The Dangote Refinery will be a significant contributor to oil production and refining in West Africa, the Organisation of Petroleum Exporting Countries (OPEC) has stated, noting that it will reduce the dependence on importation.

According to OPEC, West African countries’ importation of oil will decline when the Dangote Refinery begins operation in Lagos, Nigeria. The facility is expected to refine as much as 650,000 barrels of crude oil per day.

OPEC stated that new projects will enhance production level in Africa, and Dangote Refinery is a great booster for the oil and gas sector in Nigeria. The project will also positively impact on other African countries’ economies.

A statement from Dangote Group quoted OPEC as saying the following:

“Last year’s World Oil Outlook hinted that in Africa, ‘new projects could improve the situation somewhat toward the end of the period.’ This year, increasing confidence that the Dangote project in Nigeria will go ahead is indeed changing the picture.

“Allowing for some uncertainty in the project’s start-up timetable, incremental potential in Africa is expected to continue to lag incremental demand-based requirements through 2020, after which the potential is for a balance or excess requirements.

“A deficit of around 0.2 million barrels per day in 2019 to 2020 is estimated to swing to an excess of around 0.3 million bpd by 2022 to 2023. It must be borne in mind that this regional outlook is unusual in that it hinges largely on a single project.”

Dangote Refinery is one of many

OPEC disclosed that currently, there are 50 refinery projects in Africa. If all are eventually built, these refineries will add nearly five million barrels per day of new refining capacity to the continent.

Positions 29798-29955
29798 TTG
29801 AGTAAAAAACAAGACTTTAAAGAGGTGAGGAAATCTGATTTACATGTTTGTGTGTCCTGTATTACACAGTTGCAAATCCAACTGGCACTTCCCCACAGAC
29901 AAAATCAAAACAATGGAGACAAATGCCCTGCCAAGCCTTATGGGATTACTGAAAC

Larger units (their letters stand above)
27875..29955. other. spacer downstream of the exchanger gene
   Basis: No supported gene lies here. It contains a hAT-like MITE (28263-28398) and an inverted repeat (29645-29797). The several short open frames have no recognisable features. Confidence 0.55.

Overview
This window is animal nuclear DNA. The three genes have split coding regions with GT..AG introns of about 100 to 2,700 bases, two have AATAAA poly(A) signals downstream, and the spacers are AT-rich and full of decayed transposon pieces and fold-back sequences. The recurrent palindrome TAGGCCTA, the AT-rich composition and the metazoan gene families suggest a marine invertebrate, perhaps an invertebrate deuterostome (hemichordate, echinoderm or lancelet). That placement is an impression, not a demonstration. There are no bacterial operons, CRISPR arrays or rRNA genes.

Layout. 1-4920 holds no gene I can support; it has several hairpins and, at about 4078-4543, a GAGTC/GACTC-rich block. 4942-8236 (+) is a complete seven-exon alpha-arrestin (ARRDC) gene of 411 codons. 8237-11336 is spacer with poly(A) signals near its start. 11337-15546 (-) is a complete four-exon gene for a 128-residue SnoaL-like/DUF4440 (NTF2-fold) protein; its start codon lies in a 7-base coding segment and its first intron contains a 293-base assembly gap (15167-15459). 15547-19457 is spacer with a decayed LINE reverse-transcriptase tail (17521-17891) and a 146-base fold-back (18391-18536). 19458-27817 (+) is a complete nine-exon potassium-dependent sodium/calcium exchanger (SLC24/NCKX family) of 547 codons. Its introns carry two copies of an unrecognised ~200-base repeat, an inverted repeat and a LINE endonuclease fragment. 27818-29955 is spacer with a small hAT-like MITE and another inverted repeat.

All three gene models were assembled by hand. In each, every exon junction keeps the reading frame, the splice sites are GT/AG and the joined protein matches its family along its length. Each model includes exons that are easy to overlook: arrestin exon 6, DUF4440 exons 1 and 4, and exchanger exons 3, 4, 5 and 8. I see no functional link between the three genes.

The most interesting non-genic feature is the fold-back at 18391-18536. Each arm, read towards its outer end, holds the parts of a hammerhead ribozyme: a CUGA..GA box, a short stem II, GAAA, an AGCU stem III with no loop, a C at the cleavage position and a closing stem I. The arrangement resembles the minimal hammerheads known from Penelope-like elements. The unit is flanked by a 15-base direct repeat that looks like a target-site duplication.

“This year, the outlook represents a significant reversal from recent history. For the first time in many years, projected firm additions at 1.1 million bpd exceed regional demand growth for 2018 to 2023 at 0.7 million bpd.

“This change relates primarily to one project in Nigeria now under construction. Recognising that this one major project is in West Africa, the prospects for North and East/South Africa continue to be for further increases in regional net product imports.

“Since the project is in West Africa, its implementation does not necessarily alter the situations in North and East/South Africa. What should happen, especially in West Africa, is a reduction in the need and opportunity for product imports.”

The Group Executive Director, Strategy, Portfolio Development and Capital Projects, Dangote Industries Limited, Devakumar Edwin, buttressed OPEC‘s estimation, adding that Dangote Group’s ongoing refining and petrochemicals project can meet 100 percent of the domestic demand for petroleum products. This will leave the surplus for export in line with OPEC’s expectation.

The Dangote Refinery will bring a major change in Nigeria, transforming the country into an exporter of refined petroleum products, Edwin said.

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